One thing I must warn the male medical-students-in-Bari-to-be, however, is that most landlords prefer girls for tenants probably due to the established (unfortunately by prejudice) principle that girls tend to clean and tidy more often. Now- warning for everyone that intends to rent an apartment here in Bari- landlords are particularly sensitive to people that don’t speak Italian (or speak it but with accent) usually because they either don’t speak English themselves or because they think we are Erasmus students! Yes, Erasmus students here have risen to the fame and intimidating power of the Loch Ness monster- a mysterious beast no one has ever seen but fears immensely (that is the right time for you to laugh because when you arrive it won’t be very funny)!

Another smart approach would be calling the thousands of announcements on the streets and the buildings that are literally everywhere! You will easily recognize them- they are usually brightly colored and relatively big stating “AFFITTASI” with a short description of the apartment and a phone number you can call. Unfortunately neither worked for me! I was struggling to explain, to ask, to beg them to talk with me but that would not do! I was an alleged Erasmus student send from some unknown evil force to destroy their apartment. That is why they would either apologize or directly hang up the phone! How did I manage to find a place to stay you would ask? Well, I am blessed with the most wonderful, caring and good friends here from day 1, so I consider myself a very lucky person, indeed! So a friend helped me select the best option then called in Italian and in 2 days we set a world record for the fastest renting of an apartment in the history Bari!!!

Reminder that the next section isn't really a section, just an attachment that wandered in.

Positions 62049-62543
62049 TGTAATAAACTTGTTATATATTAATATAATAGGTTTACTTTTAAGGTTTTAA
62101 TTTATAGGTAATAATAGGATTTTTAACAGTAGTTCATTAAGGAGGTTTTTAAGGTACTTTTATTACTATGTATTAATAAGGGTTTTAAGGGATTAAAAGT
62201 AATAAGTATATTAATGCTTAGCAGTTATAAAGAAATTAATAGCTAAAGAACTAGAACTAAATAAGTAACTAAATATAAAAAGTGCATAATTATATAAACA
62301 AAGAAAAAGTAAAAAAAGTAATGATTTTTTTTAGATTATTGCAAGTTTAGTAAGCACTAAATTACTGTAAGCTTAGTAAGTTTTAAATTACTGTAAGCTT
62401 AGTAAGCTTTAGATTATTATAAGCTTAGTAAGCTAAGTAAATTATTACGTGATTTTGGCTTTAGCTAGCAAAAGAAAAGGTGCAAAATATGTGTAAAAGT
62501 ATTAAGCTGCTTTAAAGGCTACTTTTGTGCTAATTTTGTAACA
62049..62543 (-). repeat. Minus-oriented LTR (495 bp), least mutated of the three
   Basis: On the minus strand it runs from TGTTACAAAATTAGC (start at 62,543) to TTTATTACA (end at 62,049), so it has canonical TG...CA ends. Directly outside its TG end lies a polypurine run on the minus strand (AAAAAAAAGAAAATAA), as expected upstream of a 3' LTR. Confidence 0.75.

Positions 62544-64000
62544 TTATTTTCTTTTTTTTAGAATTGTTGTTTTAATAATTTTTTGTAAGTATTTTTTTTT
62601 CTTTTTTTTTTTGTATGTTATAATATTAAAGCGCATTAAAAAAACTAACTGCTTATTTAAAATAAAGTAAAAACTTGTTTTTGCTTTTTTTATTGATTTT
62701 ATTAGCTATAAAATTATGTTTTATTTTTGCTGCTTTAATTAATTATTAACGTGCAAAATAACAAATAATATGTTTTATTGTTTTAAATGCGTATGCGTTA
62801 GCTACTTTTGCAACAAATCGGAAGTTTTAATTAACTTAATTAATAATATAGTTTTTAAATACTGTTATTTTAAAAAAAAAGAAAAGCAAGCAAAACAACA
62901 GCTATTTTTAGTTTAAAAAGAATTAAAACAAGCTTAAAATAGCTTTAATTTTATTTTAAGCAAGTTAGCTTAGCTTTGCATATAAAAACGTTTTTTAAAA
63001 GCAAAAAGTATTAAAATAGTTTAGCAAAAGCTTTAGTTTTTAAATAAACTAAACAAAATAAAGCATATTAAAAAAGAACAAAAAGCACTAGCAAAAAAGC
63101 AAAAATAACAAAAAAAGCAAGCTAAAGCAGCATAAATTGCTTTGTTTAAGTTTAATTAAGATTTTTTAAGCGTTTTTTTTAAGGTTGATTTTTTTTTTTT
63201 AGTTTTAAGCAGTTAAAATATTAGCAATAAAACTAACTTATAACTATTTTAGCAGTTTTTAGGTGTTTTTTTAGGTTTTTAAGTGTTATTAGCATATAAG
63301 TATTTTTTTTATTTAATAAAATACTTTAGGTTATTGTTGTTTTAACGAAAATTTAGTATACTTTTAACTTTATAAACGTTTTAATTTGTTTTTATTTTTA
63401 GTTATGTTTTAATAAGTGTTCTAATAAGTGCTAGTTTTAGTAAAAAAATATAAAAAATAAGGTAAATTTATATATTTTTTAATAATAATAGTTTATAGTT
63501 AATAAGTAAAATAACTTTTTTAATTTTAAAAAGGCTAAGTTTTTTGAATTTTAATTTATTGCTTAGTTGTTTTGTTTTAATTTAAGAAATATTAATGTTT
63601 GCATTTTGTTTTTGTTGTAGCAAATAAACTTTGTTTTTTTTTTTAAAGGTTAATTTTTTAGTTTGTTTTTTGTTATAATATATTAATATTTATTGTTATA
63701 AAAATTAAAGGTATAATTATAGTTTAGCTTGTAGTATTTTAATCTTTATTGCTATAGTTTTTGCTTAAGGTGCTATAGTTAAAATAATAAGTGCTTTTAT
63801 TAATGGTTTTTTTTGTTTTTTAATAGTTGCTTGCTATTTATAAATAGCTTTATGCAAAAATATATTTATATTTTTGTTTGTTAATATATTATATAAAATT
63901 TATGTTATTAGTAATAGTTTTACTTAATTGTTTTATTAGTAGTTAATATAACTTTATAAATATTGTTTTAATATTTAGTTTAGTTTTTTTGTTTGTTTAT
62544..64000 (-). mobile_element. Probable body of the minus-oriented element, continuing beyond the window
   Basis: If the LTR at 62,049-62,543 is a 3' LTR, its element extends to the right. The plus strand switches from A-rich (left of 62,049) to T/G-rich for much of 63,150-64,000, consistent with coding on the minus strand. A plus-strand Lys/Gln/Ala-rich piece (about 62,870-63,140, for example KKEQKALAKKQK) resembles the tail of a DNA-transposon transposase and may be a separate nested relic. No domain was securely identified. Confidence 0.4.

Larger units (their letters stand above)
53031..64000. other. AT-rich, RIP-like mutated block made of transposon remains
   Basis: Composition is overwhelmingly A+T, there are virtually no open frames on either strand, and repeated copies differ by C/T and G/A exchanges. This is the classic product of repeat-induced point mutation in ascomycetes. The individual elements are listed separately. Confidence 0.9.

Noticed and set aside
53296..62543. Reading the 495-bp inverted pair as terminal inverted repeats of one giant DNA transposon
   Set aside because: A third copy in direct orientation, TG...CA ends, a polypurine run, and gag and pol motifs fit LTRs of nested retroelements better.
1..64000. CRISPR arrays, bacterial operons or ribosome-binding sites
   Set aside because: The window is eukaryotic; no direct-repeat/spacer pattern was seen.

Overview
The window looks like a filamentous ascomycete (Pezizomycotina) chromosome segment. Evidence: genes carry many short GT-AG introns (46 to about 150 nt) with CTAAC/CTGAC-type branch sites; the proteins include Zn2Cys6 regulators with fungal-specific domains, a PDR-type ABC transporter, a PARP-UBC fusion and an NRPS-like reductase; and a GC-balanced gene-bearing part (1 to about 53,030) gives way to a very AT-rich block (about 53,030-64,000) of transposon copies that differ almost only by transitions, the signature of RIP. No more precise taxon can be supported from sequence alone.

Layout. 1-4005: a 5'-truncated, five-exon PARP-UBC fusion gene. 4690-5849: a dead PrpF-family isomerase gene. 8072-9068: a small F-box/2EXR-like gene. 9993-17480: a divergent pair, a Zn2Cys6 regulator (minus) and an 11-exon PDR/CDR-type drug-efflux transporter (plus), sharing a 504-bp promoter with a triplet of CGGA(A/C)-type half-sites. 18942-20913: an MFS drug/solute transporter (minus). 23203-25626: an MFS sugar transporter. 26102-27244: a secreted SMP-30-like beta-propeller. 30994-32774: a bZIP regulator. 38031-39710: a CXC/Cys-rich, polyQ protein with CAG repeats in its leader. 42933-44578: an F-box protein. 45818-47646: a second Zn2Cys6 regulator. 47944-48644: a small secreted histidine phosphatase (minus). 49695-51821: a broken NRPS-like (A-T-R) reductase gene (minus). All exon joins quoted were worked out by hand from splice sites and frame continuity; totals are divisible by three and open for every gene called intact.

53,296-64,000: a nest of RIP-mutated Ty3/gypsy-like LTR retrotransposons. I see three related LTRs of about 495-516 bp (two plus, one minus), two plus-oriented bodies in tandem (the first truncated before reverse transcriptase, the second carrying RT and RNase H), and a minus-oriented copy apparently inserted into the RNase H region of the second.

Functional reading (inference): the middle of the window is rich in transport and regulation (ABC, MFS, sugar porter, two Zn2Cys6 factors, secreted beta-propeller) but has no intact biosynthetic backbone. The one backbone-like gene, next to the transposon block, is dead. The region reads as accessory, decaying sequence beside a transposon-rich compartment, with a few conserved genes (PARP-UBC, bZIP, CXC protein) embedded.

Although renting an apartment is the most common option, there are two more I will briefly discuss. The first one applies only to those that are 100% sure they will be admitted here in Bari and it is going to a collegio the procedure for which should be completed until August. The other option is living in a campus (Campus X ) which requires no previous research and as far as I know accommodation there can be provided any time but at a higher cost. Both options I will discuss in a subsequent post.
This was a short description of how to find accommodation in Bari and I hope it answered at least some of the questions that trouble every prospective student’s mind. In a later article I will relate my personal experience of living here: wondering whether I am still a tourist or already a local!

Alex Ochakovski (Pavia)

Alex Ochakovski (Pavia)

Alex is a graduate of Harvey Medical course in English, taught in Pavia University and the founder of MEDschool.it. He currently pursuits his carrier in Ophthalmology and ophthalmic gene therapy research in Germany.
Alex Ochakovski (Pavia)